So there we were, staring up at the stars from the warm cocoon of the outdoor swimming pool.
The steam rose lazily from the water while in the distance a sea breeze rolled in across the Climping beach.
The spa at Bailiffscourt could not be more perfectly blended with its natural, rural environment.
The oak timbers of the building rise like a rooted tree from the landscape while the swimming pools - there is a spectacular indoor one too - shimmer invitingly even in the dark of a Sussex evening.
If there is something almost unreal and surreal about the setting that too should be no surprise.
Bailiffscourt in one sense is a modern caprice and in another is as old as the Sussex hills.
Lord Moyne - of the Guinness brewing dynasty - and his wife had the estate built in the 1920s and 30s.
The idea was prompted by their decision to thwart the concreting over of this coastal strip of land. Having purchased the 750 acres of threatened fields they then created a medieval hamlet, reconstructing period buildings on the site in a pioneering process of architectural recycling and reclamation at colossal cost.
But the money counted for nothing.
This was always a love story; a deep and enduring passion.
So when in 1947 in an England profoundly changed by the austerity and deprivations of war, Bailiffscourt became an hotel there was something utterly appropriate in it opening its doors to all those seeking brief sanctuary from the cares of the day.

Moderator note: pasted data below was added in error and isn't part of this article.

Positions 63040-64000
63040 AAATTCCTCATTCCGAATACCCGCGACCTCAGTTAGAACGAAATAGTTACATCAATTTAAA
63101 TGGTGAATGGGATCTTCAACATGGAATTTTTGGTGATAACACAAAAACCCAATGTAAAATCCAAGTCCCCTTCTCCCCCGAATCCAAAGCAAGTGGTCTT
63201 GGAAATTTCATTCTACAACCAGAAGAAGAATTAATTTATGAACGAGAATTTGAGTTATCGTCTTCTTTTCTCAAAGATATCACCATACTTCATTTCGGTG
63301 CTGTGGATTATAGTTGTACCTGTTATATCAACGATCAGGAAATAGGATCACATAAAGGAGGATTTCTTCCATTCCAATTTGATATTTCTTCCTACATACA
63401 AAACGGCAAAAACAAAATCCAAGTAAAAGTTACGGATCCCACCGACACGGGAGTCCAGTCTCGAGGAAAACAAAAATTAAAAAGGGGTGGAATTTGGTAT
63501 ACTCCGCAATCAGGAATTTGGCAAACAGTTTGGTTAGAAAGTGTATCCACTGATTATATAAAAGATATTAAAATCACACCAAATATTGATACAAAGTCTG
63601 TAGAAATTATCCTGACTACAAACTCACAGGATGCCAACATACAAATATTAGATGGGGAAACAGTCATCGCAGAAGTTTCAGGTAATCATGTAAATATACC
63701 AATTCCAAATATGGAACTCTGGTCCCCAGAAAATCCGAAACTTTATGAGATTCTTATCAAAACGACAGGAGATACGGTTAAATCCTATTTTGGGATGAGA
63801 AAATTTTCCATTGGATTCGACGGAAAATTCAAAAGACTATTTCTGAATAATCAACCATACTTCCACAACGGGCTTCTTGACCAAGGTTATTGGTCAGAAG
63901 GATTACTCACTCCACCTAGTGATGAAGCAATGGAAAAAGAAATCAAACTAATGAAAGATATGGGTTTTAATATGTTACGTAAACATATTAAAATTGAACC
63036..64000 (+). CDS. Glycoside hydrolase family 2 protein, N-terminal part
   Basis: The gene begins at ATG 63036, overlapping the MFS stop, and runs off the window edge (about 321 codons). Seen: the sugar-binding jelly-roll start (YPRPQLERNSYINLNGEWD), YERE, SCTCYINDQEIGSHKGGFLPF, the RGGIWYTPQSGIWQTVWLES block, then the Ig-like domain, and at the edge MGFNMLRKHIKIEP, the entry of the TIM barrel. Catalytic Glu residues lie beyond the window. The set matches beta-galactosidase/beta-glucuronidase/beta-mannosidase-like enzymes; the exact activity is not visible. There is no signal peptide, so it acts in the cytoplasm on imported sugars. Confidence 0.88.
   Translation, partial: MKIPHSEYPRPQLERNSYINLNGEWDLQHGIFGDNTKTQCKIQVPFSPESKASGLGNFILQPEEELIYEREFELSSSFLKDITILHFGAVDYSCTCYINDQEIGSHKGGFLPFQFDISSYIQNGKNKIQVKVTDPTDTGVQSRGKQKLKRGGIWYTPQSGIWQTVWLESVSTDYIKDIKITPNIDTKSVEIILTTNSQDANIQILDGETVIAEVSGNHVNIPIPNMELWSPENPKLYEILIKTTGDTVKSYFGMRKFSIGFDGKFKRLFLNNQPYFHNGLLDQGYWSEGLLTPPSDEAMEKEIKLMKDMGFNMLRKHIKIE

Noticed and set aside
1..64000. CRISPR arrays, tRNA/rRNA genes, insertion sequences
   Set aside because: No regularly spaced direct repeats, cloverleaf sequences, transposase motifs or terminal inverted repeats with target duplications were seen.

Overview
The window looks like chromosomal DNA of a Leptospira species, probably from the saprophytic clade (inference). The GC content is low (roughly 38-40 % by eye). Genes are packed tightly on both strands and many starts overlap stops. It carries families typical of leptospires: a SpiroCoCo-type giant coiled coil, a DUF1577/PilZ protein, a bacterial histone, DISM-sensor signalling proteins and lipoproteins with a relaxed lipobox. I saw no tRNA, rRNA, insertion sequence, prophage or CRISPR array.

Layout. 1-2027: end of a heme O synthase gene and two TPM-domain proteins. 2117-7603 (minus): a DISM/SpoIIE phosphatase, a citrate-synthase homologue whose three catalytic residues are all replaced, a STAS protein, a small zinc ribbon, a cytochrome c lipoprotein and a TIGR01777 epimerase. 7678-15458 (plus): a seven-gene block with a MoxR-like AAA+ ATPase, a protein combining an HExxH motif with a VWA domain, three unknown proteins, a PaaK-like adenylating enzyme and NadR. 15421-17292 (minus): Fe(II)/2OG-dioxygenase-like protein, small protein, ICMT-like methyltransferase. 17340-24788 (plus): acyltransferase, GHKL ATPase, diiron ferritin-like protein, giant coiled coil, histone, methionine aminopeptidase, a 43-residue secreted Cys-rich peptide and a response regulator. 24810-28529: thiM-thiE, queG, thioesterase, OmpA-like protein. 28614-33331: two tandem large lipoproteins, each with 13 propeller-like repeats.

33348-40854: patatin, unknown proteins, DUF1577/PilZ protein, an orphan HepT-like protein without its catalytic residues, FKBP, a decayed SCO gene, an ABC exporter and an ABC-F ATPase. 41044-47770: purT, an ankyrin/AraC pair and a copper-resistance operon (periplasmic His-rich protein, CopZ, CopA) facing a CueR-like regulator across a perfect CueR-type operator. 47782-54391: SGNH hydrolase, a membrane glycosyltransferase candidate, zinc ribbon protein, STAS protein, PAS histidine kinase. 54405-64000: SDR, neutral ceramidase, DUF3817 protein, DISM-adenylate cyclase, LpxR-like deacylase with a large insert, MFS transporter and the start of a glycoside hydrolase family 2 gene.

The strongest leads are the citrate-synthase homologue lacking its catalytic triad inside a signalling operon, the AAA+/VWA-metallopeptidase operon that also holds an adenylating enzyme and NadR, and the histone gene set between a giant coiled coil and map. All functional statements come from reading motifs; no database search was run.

We have known it for precisely 25 years. Of that I can be certain because we had our wedding reception there - an event that coincided coincidentally with a change of ownership.
The Goodman family - whose Historic Sussex Hotels group also includes Ockenden at Cuckfield and The Spread Eagle at Midhurst - set about restoring the property to the height of opulence in keeping with its medieval inspiration.
You can now stay in a range of 39 bedrooms in a collection of cottages that blend thatch and ancient stone.
The award-winning spa was added a decade ago.
But the best bedroom suite of them all, Baylies, with its vaulted ceiling, four poster bed and wood burning stove is noted for one other curious reason. Its expansive bathroom has twin roll-top baths.
Anne Goodman, who had overseen the purchase, thought long and hard about whether the two baths should be retained or replaced by something more modern.
Her decision to preserve the historic quirk was absolutely right.
There will have been countless newly-married guests who will always remember that bathroom not for individual basins but for personalized semi-detached baths!
We celebrated our return 25 years on by a stay in the same room, an In Good Spirits 55 minute Swedish-style massage, a great dinner, a stroll across the grounds to the beach and the sea - and of course an evening swim in the outdoor pool.
The grounds are noted for their wildlife - the Greater Spotted Woodpecker, kingfishers, moorhens, pheasants and skylarks.
How different, we mused, it would have been if Lord Moyne had not abandoned his holiday home The Huts at Climping and doggedly set above saving this corner of Sussex from bulldozer and concrete.
He and his wife never lived long enough to enjoy what they had created - but thanks to hoteliers like the Goodmans the dream does not merely live on but it is available to everyone to share.
We were invited to review the hotel by Sussex Historic Hotels. Although they hosted the visit, our review is independent.